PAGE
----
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"This is the most exciting day of my life...and I was pulled on stage once to dance at a Bruce Springsteen concert."
30 Rock


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Monday, December 19, 2005

Christmas Classics: Yes Virginia, There Is A Santa Claus

Around this time every year all of our favorite shows take a break. Cause everybody needs sometime away; a holiday, from each other. This is why I've decided to apply the same adage to things here at AOGB.

The following is a "repeat" post from last Christmas. It's the first of three I'm regifting, so to speak. Think of them as the Frosty the Snowman or the happy burning log screenshot of the blogging world. Soon enough I will bring tidings to you and all of your friends, along with a brand spankin' new post. But until then I bring you Christmas Classics: Yes Virginia, There Is A Santa Claus

One of the hardest things about teaching third graders this time of year is the the unavoidable big question.

"Miss Branagan, is there really a Santa Claus?"

I was surprised no one had asked me, until a student of mine blindsided me the other day. So I did what any authority figure for eight year olds would do in my situation.

I lied.

Now I know we tell children it is never OK to lie. But isn't that in esssence, itself a lie? I figure this is one lie that God will forgive in the grand scheme of things. In fact, this is one of those rare situations in life where telling the true is actually the opposite of the right thing to do.

Third grade is a weird age because you're not quite a little kid anymore, but you're not quite into the "rolling your eyes, God this is embarrasing" preteen stage yet either. You still believe what adults tell you. You still get excited when a teacher swears something will be "fun" (often another lie). Empty threats still scare the hell out of you. Action figures are still cool. All of these things and more still apply to the average third grader.

Of course, there is always one kid who figures out the truth before everyone else. Whether he examines the plausiblity of a real life bunny hopping down the street or he just hears it early on from an obnoxious older brother, regardless the truth is out, the magic gone. Often this child finds it his or her duty to share what he knows what the rest of his duped comrades.

In fact, I think that child was me.

This is not to say that I ran around purposely ruining the wonders of Christmas for other children. Children "in the know" don't see it that way. Instead they see it as their obligation to open the eyes of their peers to the truths that surround them. Incidentally, these are also often the same kids that grow up to be very good conspiracy theorists, but that's another post for another time.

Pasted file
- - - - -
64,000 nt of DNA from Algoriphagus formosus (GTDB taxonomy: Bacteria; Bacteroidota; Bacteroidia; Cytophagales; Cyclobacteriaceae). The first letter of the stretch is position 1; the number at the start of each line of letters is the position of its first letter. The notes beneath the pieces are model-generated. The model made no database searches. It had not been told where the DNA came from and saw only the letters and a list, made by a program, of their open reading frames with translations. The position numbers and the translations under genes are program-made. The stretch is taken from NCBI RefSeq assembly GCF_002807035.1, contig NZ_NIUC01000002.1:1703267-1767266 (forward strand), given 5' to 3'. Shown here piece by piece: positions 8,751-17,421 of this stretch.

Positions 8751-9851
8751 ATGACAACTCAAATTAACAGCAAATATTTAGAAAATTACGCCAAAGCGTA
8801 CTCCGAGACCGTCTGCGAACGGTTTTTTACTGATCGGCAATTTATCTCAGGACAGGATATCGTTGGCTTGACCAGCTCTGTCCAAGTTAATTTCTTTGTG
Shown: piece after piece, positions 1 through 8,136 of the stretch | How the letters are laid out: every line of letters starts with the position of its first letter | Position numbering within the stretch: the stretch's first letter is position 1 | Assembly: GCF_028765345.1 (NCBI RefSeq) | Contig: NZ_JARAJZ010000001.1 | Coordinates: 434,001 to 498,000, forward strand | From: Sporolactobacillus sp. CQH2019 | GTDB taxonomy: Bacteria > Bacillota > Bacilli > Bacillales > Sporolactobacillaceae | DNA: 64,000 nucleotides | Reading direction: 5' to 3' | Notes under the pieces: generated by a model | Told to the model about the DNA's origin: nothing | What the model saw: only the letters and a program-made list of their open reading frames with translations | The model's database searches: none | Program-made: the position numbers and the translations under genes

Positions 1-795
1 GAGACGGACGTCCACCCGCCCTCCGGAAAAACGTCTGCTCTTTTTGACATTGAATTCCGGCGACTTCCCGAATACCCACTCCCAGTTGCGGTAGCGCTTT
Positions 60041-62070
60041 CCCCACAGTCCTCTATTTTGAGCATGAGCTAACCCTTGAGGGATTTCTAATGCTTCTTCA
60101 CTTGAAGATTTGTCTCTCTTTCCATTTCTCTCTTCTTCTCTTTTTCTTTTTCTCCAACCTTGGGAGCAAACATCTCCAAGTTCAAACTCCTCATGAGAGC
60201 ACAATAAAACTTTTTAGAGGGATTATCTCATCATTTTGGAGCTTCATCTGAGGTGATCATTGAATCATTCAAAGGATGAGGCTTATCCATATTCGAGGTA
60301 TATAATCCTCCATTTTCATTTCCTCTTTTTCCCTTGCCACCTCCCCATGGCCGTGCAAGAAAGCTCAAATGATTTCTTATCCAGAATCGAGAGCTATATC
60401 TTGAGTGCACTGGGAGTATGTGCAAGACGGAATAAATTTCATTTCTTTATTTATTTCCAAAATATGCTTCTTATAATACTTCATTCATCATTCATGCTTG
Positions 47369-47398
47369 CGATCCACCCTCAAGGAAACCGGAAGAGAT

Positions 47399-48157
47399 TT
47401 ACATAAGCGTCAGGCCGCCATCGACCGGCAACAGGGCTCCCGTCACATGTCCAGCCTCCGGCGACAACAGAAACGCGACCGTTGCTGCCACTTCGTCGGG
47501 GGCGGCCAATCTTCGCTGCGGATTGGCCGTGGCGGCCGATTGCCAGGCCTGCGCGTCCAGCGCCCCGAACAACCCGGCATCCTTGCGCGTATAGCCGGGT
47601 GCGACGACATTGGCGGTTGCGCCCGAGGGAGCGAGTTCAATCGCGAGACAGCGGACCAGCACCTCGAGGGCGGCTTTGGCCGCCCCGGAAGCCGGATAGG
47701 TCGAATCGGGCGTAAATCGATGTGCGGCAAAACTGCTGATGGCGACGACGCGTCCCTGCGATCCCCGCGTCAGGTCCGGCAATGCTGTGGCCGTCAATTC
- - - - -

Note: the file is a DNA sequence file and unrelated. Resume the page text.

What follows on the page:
So no, I was not the type of child who ran around telling everyone I knew, nor was I the mean-spirited child who laughed at those who still believed. But I know I was the bearer of bad news to at least two little girls; my best friends.

God love those little girls, they sure held their ground. They said the information I had simply could not be true because they saw Santa leave their house one night. They had proof. I wouldn't leave well enough alone. I told them their dad probably dressed up. I think they were still on the fence. Talk about idealistic.

Now so many years later, I can't recall when I stopped believing or how I knew the truth. That part of the story remains blurry to me. But the way kids, especially my class, grow up so quickly these days, I was really surprised to see so many of them still believe at this age.

This is why I am humming a different tune this time around and decidedly perpetuating the myth. Now I know better. Children that know early on are not smarter. If anything, they often grow more cynical about the life around them at an earlier age. And really- what hurry is there to be cynical? As wise old woman once spoke a truthful adage in the lyric: "If I could turn back time, I'd take back those words that hurt you..." I know what you're thinking. The song sounds like it's about a relationship gone bad. Just trust me on this one. You simply gotta read between the lines.

This week I plan on reading the story of The Polar Express to my class since the dream of getting any hardcore work done in the remaining days before Christmas is a laugh. I read the story this weekend for the first time myself. Really it's premise is about the magic of believing. Now I have to be prepared for the hard-hitting questions and the "but how do you explain's?" that are sure to come at me. It's ok though. I'm ready to lie through my teeth. For now I understand the importance of believing, even if it is for just a little bit longer.



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